Dance that lives on in the memory is always welcome, whether because of distinctive choreography or unusual location. London was lucky to have four such works in October.
New Movement Collective / Jonathan McCree Do Be Do Be Do
Sim Smith Gallery
7th October 2016
New Movement Collection has established a remarkable reputation for collaborative innovation and Do Be Do Be Do is their latest example. Located in the white half-cylinder of Sim-Smith Gallery, under a railway arch in Kennington, artist Jonathan McCree has created a number of free standing wooden structures decorated with baroque motifs and an assortment of marks from tubes, rollers and oil sticks creating a colourful melange. While waiting for the dancers to enter the space, we watch two videos: the first has one of the UK’s finest dancers, Jonathan Goddard back from a serious injury, moving smoothly on the spot and the second shows the artist at work creating the structures.
Goddard and Jonathan Wakeling enter the space to baroque music and dressed in the same style. Initially the movement is primarily gestural and then more fluent as Paul Statham’s music moves to modernity and the traditional coats are discarded. Sometimes in unison, sometimes facing in opposite directions, sometimes stretching dynamically, the dancers move around the space and we change position with them, perhaps only a couple of feet away from the action. The audience decides whether to focus on one dancer or find a vantage point to see both. At one point I looked through a hole in one of the structures to gain a new perspective and after the performance I saw the art structures with different eyes. Do Be Do Be Do is a work where the individual elements combine to make a whole significantly greater than its parts. As always, I look forward to New Movement Collective’s next imaginative project.
Rosemary Lee / Simon Whitehead Calling Tree
St. George’s Gardens
22 October 2016
Rosemary Lee has a deservedly high reputation for community dance work. I remember The Banquet Dances, the first part of a journey from Greenwich down the Thames, Take Me to the River. Lee’s creation, performed by a mixed age cast of 50, made a greater impact than the two professional segments and made me rethink the contribution that community dance can make to performance. Square Dances in 2011 saw Lee making widely different work in four squares in Central London. And with Calling Tree, the choreographer, working with Simon Whitehead, returned to a fifth Bloomsbury space, St. George’s Gardens, with another radically different work.
Over two hours we saw two aerial artists climbing and running up trees, crouching and moving in the branches, while two a cappella singers perform a range of gentle songs with intriguing harmonies. A group of dancers appear from time to time in various parts of the Gardens, weaving along the paths and circling the trees and messages and bird calls emanate from loudspeakers. While the different components of Calling Tree didn’t quite gel for me, I was left with some memorable images and an enigmatic atmosphere, which will return whenever I walk through St. George’s Gardens and look up again at the trees.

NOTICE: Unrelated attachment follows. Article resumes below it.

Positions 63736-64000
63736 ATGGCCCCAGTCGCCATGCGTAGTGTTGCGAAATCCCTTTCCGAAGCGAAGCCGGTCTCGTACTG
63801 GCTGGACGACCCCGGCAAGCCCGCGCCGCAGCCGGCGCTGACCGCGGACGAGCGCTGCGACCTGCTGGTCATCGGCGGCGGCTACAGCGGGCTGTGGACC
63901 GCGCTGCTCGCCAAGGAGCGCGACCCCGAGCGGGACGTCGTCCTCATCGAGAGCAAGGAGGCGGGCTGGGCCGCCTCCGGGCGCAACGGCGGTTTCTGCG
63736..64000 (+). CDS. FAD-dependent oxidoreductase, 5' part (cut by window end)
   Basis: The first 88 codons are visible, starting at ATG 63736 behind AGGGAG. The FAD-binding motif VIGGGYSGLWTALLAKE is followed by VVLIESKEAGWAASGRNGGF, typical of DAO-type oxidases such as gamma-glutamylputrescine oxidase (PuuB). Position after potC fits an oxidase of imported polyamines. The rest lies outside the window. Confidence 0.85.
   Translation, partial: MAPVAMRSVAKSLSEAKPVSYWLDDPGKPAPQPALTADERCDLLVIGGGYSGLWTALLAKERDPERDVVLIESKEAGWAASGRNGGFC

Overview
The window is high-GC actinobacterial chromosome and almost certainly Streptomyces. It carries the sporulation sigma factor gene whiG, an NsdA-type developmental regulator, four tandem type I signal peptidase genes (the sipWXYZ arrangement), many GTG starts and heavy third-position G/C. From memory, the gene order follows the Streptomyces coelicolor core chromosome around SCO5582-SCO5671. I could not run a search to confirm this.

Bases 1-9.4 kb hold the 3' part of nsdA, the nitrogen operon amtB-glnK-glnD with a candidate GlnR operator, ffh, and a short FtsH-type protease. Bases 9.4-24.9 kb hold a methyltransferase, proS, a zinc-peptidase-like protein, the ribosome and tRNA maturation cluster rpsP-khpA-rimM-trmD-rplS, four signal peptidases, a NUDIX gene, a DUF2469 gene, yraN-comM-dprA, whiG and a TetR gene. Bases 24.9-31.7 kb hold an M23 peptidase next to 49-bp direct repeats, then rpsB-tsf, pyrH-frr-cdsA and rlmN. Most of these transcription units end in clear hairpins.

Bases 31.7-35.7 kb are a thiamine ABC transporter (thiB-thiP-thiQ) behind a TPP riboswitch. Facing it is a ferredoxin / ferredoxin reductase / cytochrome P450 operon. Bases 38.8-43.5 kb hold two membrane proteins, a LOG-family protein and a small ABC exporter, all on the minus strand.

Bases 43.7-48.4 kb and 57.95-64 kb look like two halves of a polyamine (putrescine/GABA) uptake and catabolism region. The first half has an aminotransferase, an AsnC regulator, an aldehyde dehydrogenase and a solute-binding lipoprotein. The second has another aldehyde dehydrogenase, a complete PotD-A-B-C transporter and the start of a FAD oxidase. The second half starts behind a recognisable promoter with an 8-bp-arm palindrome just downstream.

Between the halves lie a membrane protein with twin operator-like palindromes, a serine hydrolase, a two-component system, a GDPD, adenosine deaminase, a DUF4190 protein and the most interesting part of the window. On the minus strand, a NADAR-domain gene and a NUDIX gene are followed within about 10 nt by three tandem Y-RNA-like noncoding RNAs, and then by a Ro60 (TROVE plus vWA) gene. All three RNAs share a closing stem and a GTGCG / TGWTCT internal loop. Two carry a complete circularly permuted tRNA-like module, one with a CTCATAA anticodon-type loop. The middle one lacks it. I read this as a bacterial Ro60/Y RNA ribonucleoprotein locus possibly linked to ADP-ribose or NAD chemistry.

Soft Machine Yuya & Rianto
Lillian Baylis Studio
22 Oct. 2016
Sadler’s Wells plays a vital role in London’s dance scene, commissioning high quality work as well as a receiving house for the best of world dance. This Autumn features Out of Asia 2 covering a myriad of styles from the National Ballet of China to avant garde chamber works. Soft Machine describes itself as “a multimedia project investigating the contemporary status of dance in Asia..through foyer installations of video interviews and dance documentaries…[and] live performances.” The first half of this evening event, featured the Osaka based Yuya Tsukahara / contact Gonzo. Tsukahara founded the group and during the performance told us that he wonders whether it really is dance and that his favourite choreographer is a footballer.
On video we see the evolution of Gonzo – the three performers push and lightly slap each other and then raise the stakes with kicks, punches and heavier slaps, around the stage and on a wooden platform they constructed at the start. To close, the three, joined by an audience member, take it in turns to fire satsumas at each other from a huge elastic band attached to the platform. The photos taken of the impacts are displayed on a screen. We hear about the philosophy of pain and see on video the marks the various impacts make. The London audience laughed nervously at the improvised mayhem and though the final photos of the satsuma attacks raised a smile, overall, this transfer of controlled violence to the stage achieved little and lead nowhere.
The second half brought Rianto, an Indonesian male dancer living in Tokyo since 2003. At first, we see a masqued figure performing a classical Javanese female dance with the most elaborate gestures and astonishing control in slow, precise movement around the stage. After carefully removing some of the elaborate costume and then the mask, the man is revealed. He describes and demonstrates the first style he learned, Lengger, a traditional erotic dance for women. Later he performs a male, Javanese dance with power and martial intent. Rianto is also in demand by Japanese contemporary groups and we see some of his explorations in this style featuring faster steps. On-stage and on video we hear about his life with his Japanese wife and his visits to gay saunas in Tokyo to relax. Finally the lights dim and as they slowly come up we see his naked back twisting and arching in an exquisite slow dance. The combination of Rianto’s life and his extraordinary dance skills made for a memorable performance.